Observed our first inhabitants of the cave, centipede roaming on the surface of bat guano. It led me to conclude that the cave's ecosystem is still functioning.
Tiny snails among the wet rocks which are peppered with bat guano. The snails feed on the water that carries the all important calcium that formed their shells. The snails also feed on the bat guano.
Long-legged Centipede. Note the long legs and if you are very close to one, you will see that the centipedes have a pair of very long antennae, which helps to feel their way in the midst of total darkness. They do have a pair of eyes, but it was told to us that they are most probably blind. Nature at work.
This is one of the species of bat living in the Dark cave. A fruit-eating bat. There are about 12 (or maybe 20) species of bat inhabiting the cave, said the guide.
Metal railings along a cemented 4' wide path. It can be slippery at a certain portion as a result of dripping water.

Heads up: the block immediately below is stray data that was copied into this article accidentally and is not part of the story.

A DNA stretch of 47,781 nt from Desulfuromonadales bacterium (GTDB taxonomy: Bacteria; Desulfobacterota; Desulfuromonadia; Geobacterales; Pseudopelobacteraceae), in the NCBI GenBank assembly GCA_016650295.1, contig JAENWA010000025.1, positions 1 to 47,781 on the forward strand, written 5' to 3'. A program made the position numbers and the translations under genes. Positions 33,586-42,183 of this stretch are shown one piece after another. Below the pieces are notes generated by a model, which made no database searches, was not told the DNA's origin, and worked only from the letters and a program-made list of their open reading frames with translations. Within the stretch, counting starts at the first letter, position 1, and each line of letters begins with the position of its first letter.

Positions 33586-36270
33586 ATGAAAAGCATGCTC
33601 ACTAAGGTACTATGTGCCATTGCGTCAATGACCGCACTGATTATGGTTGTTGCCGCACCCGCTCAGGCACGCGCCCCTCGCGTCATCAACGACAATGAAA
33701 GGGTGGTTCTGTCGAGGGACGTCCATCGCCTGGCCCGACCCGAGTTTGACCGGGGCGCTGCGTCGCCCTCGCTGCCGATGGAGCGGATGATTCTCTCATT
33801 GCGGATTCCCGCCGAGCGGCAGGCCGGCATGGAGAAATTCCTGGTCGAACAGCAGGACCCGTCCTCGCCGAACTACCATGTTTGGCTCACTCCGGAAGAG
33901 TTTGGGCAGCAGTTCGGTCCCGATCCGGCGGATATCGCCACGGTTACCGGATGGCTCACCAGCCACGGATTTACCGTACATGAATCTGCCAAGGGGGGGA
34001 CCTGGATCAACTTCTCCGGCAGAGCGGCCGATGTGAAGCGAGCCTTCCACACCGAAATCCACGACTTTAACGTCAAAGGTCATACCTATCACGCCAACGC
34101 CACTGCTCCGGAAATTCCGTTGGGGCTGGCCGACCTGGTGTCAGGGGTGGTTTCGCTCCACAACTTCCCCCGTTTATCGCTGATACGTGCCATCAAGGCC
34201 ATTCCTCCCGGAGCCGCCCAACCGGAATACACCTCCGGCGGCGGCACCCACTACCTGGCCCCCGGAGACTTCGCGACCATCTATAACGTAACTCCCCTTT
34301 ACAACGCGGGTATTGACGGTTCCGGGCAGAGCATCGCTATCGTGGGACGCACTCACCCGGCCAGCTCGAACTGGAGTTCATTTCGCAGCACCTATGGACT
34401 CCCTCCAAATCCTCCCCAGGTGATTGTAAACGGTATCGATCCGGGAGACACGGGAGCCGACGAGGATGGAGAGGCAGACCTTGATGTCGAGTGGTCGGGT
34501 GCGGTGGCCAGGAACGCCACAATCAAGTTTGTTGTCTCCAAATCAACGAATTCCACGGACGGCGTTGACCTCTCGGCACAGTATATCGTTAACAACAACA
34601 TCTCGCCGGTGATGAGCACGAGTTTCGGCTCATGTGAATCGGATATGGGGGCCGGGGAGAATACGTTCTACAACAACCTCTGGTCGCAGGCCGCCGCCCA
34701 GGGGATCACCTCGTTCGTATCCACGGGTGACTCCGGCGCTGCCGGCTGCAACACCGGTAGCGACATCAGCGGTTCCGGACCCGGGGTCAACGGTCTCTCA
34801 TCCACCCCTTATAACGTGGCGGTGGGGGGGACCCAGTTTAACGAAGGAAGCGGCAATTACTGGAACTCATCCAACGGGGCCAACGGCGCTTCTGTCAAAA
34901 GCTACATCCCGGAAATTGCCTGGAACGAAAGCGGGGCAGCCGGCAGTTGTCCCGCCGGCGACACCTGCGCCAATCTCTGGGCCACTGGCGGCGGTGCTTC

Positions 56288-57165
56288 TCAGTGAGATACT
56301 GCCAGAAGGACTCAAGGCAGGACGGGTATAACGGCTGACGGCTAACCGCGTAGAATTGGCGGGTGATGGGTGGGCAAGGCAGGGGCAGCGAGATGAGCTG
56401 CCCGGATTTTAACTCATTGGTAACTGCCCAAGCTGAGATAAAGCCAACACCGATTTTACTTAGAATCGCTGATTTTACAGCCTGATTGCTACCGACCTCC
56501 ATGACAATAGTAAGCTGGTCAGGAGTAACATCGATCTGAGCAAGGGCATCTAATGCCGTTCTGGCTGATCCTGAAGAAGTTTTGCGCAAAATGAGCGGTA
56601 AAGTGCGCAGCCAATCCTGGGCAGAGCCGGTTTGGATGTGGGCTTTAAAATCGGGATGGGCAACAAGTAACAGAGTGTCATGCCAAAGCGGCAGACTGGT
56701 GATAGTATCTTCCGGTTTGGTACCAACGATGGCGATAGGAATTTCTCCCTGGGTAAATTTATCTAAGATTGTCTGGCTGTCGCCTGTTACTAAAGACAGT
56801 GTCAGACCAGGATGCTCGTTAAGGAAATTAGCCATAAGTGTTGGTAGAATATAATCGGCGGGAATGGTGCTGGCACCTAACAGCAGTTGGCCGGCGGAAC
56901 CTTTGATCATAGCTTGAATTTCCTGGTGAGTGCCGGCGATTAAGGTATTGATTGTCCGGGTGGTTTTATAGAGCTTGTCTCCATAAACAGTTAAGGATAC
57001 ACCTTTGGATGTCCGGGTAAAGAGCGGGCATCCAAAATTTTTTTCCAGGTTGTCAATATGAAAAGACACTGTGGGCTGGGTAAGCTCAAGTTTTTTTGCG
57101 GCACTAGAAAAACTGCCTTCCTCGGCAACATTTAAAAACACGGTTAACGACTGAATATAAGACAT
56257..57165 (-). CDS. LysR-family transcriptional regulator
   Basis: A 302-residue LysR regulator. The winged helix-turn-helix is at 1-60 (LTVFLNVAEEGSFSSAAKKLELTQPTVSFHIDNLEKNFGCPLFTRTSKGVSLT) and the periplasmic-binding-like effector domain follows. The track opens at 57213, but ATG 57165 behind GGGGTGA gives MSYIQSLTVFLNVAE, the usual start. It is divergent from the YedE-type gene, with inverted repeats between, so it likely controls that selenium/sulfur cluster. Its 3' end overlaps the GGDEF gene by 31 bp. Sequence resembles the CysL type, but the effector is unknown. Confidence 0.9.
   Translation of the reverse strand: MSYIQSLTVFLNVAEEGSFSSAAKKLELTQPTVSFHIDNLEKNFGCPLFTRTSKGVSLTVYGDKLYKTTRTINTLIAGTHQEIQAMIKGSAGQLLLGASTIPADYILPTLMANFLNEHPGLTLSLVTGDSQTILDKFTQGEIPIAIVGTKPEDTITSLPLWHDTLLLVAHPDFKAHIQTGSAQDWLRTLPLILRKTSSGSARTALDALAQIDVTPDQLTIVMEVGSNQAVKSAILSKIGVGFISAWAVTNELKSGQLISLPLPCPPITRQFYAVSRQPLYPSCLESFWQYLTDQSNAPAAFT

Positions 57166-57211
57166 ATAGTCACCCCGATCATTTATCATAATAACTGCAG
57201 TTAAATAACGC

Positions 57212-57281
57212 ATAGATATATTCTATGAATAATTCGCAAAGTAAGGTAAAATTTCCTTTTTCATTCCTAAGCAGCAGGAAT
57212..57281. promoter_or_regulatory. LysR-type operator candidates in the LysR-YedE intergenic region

Flowstone. Still alive. We observed water still flowing down from the ceiling of the cave down to the bottom.
Flat worm, endemic to the Dark cave. Can't find nowhere else. Living in the pool of water just beside the flow stone. We were told that it has very special regenerative capability. Should one cut the worm into half, both will regenerate themselves.
Spinal millipede, another endemic inhabitant of the Dark cave. Real size about half a centimeter. Likes to hangout in the area behind the flow stone.
The guide also shared with us some of the other living organism of the cave.
The snake that slither up the walls of the cave and lunch bats. This Cave Racers are constrictors.
At certain juncture of the journey, Zasree will stop to point out and explained passionately about features of the cave and its inhabitants. I thought he is very passionate about his work. By far, he is the best guide that we have encountered.
As we were heading back, we saw a cave dwelling cricket. The guide to told us that this cricket will eat its own hind legs, should they be hungry enough. However, the legs will grow again.